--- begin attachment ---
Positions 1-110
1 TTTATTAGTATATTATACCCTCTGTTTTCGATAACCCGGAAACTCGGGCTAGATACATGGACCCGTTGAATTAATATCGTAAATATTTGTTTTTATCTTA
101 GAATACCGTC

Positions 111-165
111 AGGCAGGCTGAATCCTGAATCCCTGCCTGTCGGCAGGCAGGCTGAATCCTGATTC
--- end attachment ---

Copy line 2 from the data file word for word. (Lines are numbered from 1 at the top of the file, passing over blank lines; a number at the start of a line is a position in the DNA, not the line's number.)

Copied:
1 TTTATTAGTATATTATACCCTCTGTTTTCGATAACCCGGAAACTCGGGCTAGATACATGGACCCGTTGAATTAATATCGTAAATATTTGTTTTTATCTTA